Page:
Earl of Castlehaven’s Regiment of Horse

The first unit of Confederate horse leave the painting table, with a healthy pinch of conjecture as to their equipment, uniform and cornet.

James Tuchet, the 3rd Earl of Castlehaven, viewed himself as an Englishman, and as such volunteered to help suppress the Irish rebels during the outbreak of the Irish uprising in 1641–42. Unfortunately the fact that he was Catholic caused a sense of distrust amongst the pro-English side, and he was arrested and incarcerated in Dublin Castle. He managed to escape and fled to Wicklow; on arrival at Kilkenny, the headquarters of the confederate Catholics, he was persuaded to accept a command in the army, and was appointed general of horse under Sir Thomas Preston, 1st Viscount Tara. Many believed at the time that the Earl of Ormonde had engineered the whole situation, in order to bring Castlehaven over to the rebel side.

The regiment of horse would be raised in late 1642; and may have numbered not much more than a single troop. Day to day command of the regiment was handled by Garret Garbh Fitzgerald of Tully, County Kildare. One of its first actions was at the battle of  Cloghleagh/Cloughleagh/Funcheon Ford/Manning Water/Fermoy Field on the 4th June 1643, where the regiment numbered 120 men.

Vavasour had recently taken Cloughleagh Castle, but was fooled by Castlehaven into retreating from the Castle. The retreat took Vavasour's men through a bottleneck where Castlehaven's much smaller force of horse took a famous victory. This victory added succour to the Confederate cause, as it emboldened the native gentry to stop paying 'protection money' to Inchiquin. 

They would round out 1643 fighting at Cloghrenan, Ballynunnery, the siege of Ballylynan Castle, and the surrender of Dollardstown Castle. 

In 1644 he was awarded command of the Ulster expedition, however friction and jealousy between himself and Owen Roe O'Neill would be the undoing of the campaign. Where Castlehaven went, so did his horse: fighting at Newry, Kells, Connacht, skirmishing at Finnea, before garrisoning Charlemont.

In 1647 he, like many other Catholic nobles, moved to France and was present at Prince Rupert's siege of Landrécy. He would return to Ireland, after seeing the Prince of Wales in Paris, to hold several commands in Leinster, Munster, and Clare.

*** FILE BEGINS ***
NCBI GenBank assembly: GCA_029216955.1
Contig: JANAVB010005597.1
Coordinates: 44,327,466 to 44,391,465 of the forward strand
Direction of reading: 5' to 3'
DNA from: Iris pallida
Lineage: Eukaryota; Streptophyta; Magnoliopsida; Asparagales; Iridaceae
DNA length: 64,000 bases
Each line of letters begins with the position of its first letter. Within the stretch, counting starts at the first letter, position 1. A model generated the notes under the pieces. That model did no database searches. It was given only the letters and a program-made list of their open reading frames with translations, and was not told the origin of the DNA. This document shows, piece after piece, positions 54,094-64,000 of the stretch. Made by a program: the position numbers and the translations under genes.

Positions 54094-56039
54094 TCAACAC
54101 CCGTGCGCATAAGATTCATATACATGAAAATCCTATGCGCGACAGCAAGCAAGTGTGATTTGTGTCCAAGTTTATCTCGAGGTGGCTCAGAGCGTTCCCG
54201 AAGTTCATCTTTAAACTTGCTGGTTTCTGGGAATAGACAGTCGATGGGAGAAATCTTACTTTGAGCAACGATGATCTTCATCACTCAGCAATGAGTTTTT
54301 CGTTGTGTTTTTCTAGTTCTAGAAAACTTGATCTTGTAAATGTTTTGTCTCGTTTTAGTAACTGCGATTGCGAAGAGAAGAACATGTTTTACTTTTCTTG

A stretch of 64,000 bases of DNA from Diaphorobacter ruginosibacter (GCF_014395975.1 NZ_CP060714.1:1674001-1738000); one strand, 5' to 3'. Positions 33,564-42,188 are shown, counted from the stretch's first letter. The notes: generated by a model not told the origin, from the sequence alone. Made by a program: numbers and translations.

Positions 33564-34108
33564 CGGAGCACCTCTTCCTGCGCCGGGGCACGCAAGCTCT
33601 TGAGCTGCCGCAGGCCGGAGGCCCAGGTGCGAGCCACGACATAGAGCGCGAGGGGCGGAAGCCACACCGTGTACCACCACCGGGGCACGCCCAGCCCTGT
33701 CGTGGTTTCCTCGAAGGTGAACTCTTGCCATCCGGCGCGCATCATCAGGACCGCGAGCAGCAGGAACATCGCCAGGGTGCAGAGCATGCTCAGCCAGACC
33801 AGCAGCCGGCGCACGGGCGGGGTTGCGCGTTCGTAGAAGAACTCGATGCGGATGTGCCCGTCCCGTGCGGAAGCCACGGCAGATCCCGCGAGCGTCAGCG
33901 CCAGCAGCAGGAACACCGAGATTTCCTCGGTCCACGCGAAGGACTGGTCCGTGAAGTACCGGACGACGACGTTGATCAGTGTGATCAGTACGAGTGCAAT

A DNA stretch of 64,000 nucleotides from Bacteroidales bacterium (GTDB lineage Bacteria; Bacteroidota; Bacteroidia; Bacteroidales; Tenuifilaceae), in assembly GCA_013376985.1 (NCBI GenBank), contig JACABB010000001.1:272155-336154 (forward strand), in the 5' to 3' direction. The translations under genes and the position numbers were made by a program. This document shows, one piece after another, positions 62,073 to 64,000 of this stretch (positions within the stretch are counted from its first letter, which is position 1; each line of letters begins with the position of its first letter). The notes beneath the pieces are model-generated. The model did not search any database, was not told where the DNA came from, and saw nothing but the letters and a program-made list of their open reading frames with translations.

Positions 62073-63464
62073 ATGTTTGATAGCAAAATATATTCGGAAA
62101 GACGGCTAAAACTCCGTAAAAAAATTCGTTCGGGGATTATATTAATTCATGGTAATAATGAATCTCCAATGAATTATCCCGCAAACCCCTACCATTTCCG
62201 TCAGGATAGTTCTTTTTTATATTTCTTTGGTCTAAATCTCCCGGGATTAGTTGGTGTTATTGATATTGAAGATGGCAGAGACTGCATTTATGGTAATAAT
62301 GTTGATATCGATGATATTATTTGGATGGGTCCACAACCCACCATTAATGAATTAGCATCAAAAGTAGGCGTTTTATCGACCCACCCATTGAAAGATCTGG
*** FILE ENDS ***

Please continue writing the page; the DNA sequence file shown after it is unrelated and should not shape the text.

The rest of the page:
In 1650 he won a second small (though inconsequential) victory over a Parliamentarian force at the Tecroghan.

He was able to return to the continent in April 1652 to further his military career serving Prince de Condé in the Fronde, Charles II, and the Spanish Crown. He participated in the battles of Rocroy, Cambrai, Seneffe, Maestricht, Charleroi and Mons.

Castlehaven's personal life was worthy of an episode of the Jeremy Kyle/ Jerry Springer, warring family scandal/shock style car crash daytime TV show. 

In 1630, Castlehaven's father (the 2nd Earl) was publicly accused of raping his wife and committing sodomy with two of his servants. James, made the accusation, claiming that it was the extent of his father's "uxoriousness" toward his male favourites which led to his lodging of a complaint.

Charges were brought against the 2nd Earl, and were heard by the Privy Council under the direction of Thomas Coventry, Lord High Steward. Lady Castlehaven, James's mother, gave evidence of a household which she said was infested with debauchery.

At the trial, it was stated that one of the 2nd Earl's favourites, Henry Skipwith, had arrived at Fonthill Gifford in 1621; and, that within a few years, he was so close to the 2nd Earl that he sat at the family's table and was to be addressed as "Mister Skipwith" by the servants. Several years later, Giles Broadway arrived at the house and received similar treatment. It was not long before Castlehaven was providing Skipwith with an annual pension, and he was accused of attempting to have Skipwith inseminate his daughter-in-law, to produce an heir from Skipwith instead of his son. 

James, the 3rd Earl, would die without issue in 1684.

These figures are from Peter Pig, with a number of headswaps. I've decided to equip them as harquebusiers, albeit without buff coats, and a mélange of armour and helmets (including morions). No known cornet for the regiment is recorded, so I took at look at the Earl's armorial coat, which translated nicely into the conjectural cornet that Stuart at Maverick Models created for me.

If you enjoyed reading this, or any of the other posts, please consider supporting the blog. 


  1. Lovely work. And great research.

  2. Very nice looking unit. Research is not easy for this theatre, even with Padraig Lenihan's excellent book, so for my Irish confederate horse I just settled for generic Horse and generic Lancers. Paul.


Post a Comment

Popular posts from this blog

Prison Wagon

Coat Colours Part 1: Parliamentarian Regiments of Foot

Warlord Pike and Shotte Epic Battles: the infantry sprue

Coat Colours Part 2: Royalist Regiments of Foot

Soldiers' Clothing of the Early 17th Century

Houses of Interest: Cambridgeshire

Flags and Colours Part 3: Media

Novelty and Change

Sir Phelim macShane O’Neill's Regiment of Foot

Colonel Ruari McGuire's Regiment of Foot